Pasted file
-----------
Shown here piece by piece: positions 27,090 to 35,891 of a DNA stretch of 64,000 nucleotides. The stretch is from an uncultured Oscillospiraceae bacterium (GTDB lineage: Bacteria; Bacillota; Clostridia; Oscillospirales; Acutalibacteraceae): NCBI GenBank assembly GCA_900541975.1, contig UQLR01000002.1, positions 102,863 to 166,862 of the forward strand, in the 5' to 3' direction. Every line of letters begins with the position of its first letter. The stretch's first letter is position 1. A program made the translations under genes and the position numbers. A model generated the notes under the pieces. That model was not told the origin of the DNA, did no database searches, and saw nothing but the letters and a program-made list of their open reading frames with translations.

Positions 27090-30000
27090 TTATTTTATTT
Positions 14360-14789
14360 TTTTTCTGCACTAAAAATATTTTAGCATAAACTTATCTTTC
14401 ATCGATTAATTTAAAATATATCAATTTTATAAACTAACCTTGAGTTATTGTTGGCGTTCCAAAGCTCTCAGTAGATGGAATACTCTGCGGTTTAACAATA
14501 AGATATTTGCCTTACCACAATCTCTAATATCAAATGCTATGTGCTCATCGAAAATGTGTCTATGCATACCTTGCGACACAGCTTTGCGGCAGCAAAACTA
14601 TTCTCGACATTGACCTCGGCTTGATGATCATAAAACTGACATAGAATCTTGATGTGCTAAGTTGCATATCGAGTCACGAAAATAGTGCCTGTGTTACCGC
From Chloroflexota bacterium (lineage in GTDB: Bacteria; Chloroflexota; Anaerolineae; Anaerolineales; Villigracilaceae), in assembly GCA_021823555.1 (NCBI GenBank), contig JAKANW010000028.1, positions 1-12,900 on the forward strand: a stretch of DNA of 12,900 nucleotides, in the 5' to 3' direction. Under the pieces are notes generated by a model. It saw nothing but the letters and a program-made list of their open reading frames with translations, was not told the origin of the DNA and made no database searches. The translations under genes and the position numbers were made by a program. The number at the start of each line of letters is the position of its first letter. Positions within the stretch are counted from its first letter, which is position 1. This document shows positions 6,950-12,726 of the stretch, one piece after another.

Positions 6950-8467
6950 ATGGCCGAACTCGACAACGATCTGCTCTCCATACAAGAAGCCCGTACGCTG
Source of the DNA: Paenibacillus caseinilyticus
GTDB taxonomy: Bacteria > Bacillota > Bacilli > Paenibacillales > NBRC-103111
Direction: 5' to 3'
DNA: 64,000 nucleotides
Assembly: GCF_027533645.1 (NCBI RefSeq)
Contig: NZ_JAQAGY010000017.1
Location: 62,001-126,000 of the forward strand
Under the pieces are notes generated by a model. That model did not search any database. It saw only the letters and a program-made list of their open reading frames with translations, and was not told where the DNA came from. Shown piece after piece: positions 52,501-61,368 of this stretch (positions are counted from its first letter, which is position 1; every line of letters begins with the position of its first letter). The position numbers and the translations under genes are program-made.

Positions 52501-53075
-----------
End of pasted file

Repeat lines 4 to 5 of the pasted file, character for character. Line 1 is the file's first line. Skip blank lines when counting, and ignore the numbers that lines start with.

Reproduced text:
Positions 14360-14789
14360 TTTTTCTGCACTAAAAATATTTTAGCATAAACTTATCTTTC